A number of political campaigning organisations of which I am a part are supporting POWER2010. It is part of a desire to put political reform high on the agenda in post-New-Labour Britain. The idea is to choose five policies to put at the centre of the POWER2010 Pledge and campaign for their adoption by the government as a 21st-century Chartist movement. Continue reading
Yesterday, I attended my very first conference as a member of the Labour Representation Committee. I was a little apprehensive that, after deciding on the LRC for my political home, I would come face to face with the mass membership and realise that I wasn’t in the right place. I am glad to report that my comrades have proved my fears unfounded. In other sections of the Left, the address ‘comrade’ can be so loaded, even to becoming a weapon, but here I felt genuine warmth whenever that word was used.
Tony Benn, veteran inspiration of the Labour Left, opened the conference with a short, well-received speech. He spoke of the historical LRC, set up to give voice to the Labour Movement in politics, firstly through the Liberal Party, and then going on to found the Labour Party. He pointed out that after New Labour’s divorce from the grassroots Labour Movement, the present LRC is just as needed to bring our voice into politics. Finally, he restated one of his key political themes that, if there can be full employment and no shortage of bombs and tanks in the Second World War, why can’t we put that energy and indefatigability into winning the peace. It was good to see Tony Benn after his recent operation, although looking a little weak of body, still strong in spirit.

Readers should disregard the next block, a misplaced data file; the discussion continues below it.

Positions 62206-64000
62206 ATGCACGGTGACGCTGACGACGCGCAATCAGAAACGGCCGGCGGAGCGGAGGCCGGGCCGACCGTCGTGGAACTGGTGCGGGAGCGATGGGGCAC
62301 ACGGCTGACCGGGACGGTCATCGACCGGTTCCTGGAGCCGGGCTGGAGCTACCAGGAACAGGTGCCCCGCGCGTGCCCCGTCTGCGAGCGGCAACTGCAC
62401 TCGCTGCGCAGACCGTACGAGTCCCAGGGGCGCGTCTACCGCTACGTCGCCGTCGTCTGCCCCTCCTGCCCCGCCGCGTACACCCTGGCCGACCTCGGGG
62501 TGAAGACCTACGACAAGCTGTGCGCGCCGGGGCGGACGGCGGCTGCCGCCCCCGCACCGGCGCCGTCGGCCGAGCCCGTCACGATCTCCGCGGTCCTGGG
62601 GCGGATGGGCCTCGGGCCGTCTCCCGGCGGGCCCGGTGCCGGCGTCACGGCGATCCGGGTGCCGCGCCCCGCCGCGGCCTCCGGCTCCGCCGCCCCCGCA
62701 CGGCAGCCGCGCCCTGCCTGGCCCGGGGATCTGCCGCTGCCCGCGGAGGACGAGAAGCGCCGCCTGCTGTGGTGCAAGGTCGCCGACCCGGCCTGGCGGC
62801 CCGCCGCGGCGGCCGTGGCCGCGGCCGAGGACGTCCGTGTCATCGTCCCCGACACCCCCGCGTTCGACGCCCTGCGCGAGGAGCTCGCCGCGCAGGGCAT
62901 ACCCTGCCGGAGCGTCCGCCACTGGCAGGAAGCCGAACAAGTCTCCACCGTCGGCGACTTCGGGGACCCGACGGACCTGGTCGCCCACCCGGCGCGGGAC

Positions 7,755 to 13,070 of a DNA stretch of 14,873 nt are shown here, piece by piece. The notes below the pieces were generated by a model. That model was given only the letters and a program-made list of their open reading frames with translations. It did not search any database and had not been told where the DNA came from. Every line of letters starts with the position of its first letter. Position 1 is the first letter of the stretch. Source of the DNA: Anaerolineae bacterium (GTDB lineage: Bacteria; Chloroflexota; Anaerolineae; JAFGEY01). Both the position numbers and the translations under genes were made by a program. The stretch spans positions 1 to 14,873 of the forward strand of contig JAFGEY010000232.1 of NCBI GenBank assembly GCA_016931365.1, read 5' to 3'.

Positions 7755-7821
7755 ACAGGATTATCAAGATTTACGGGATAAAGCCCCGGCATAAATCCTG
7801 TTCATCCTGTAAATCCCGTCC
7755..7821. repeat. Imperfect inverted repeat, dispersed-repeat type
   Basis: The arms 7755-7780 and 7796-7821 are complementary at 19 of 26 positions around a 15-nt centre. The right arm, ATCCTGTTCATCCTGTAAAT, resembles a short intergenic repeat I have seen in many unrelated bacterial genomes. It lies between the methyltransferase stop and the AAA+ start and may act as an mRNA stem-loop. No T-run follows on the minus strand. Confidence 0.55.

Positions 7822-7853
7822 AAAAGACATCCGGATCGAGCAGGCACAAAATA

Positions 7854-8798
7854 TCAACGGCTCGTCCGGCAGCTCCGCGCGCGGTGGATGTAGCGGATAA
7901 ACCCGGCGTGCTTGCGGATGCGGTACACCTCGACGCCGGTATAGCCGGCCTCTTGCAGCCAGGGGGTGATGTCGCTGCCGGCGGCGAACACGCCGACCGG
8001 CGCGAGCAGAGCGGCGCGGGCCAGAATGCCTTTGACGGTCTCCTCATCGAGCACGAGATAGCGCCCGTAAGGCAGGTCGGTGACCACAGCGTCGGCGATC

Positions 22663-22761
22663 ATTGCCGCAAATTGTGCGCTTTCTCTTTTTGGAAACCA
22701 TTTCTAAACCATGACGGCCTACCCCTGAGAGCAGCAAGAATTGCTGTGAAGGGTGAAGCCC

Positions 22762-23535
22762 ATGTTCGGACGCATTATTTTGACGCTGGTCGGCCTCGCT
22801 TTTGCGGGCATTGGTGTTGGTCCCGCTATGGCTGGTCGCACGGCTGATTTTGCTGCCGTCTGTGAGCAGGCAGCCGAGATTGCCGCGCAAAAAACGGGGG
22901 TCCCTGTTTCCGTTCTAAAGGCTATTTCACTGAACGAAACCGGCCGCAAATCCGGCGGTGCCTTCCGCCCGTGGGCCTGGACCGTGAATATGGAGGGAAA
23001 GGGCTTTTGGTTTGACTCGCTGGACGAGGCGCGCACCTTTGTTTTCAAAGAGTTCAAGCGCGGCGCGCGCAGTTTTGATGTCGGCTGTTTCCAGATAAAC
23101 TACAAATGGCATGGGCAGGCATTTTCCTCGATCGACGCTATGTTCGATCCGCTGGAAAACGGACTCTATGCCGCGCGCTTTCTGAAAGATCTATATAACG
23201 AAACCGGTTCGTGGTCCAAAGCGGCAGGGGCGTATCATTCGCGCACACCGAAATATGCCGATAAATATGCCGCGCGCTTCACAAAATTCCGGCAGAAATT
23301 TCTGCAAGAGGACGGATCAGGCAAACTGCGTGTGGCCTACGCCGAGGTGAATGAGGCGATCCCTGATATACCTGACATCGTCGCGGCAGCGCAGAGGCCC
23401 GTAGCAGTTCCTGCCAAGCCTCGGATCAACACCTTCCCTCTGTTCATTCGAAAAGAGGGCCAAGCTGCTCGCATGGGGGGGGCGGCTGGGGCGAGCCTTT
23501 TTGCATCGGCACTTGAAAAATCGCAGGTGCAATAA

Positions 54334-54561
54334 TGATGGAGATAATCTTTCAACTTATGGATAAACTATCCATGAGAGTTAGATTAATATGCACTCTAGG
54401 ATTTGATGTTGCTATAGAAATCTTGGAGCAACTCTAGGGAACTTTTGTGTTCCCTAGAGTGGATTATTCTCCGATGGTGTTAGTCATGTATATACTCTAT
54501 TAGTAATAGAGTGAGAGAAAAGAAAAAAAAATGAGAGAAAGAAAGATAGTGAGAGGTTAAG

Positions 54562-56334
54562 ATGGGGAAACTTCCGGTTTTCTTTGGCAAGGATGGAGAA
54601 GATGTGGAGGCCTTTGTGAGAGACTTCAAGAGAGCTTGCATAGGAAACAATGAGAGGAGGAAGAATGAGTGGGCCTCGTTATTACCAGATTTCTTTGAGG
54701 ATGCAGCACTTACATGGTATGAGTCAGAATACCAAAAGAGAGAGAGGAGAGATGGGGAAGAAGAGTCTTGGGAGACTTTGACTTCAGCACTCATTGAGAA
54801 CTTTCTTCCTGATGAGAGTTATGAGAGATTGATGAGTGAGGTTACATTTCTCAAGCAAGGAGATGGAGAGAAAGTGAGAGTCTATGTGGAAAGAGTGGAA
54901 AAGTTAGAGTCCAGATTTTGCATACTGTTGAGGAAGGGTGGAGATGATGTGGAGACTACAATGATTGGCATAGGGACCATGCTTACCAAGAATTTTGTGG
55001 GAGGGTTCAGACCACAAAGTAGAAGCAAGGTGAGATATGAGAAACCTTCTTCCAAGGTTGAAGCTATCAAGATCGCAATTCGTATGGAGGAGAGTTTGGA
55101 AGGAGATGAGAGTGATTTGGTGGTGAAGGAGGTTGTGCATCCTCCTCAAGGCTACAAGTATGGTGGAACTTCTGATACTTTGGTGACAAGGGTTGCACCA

From the outset, the fault lines within the LRC were clearly visible — between the membership who were in the Labour Party, keeping the faith though battered and bruised by New Labour bullying, and the membership outside of Labour in the disaffiliated unions and the various small Communist and Trotskyist tendencies that affiliate to the LRC. However, the fault lines are publicly cherished, and the open, democratic nature of the LRC is designed to act as a bridge between these groups, working together for democratic socialism. As with any radical political meeting, there were two people who demonstrate that they feel radicalism is an excuse for nuttiness: a ranting ex-Trot and an absurd Posadist. They were met with a polite but firm response from conference: sit down and shut up if you have nothing sensible to say.
A good representation from the CWU were at conference, and received resounding support for their defensive strike action at Royal Mail. Industrial issues for journalists and civil servants were also brought up as resolutions. The RMT brought a resolution in support of the People’s Charter, which was supported. Please do visit their website, read the charter and sign it; it could be a useful symbol for unity in the Left and opposition to the neoliberal policies of the mainstream parties. Continue reading
I remember the feeling when Tony Blair became prime minister, Labour came to power and the long, ugly Tory rule that had existed for most of my life was ended. It was May 1997; the weather was good, the cricket was good, the politicians were good. I wasn’t a member of the Labour Party then, but I voted Labour, and was desperate to see the change that Tony Blair promised. Of course, I was naive, but back then we were willing to give Tony a lot of rope as long as he got us in.
There have been many brave and positive achievements by Labour in government since then. Scotland has its Parliament, Wales its Assembly and Northern Ireland has an almost functioning political system that looks unable to return to the violence of the past. Devolution was a bold move that has revived civil society in the smaller members countries of our Union and reconnected them with politics. Continue reading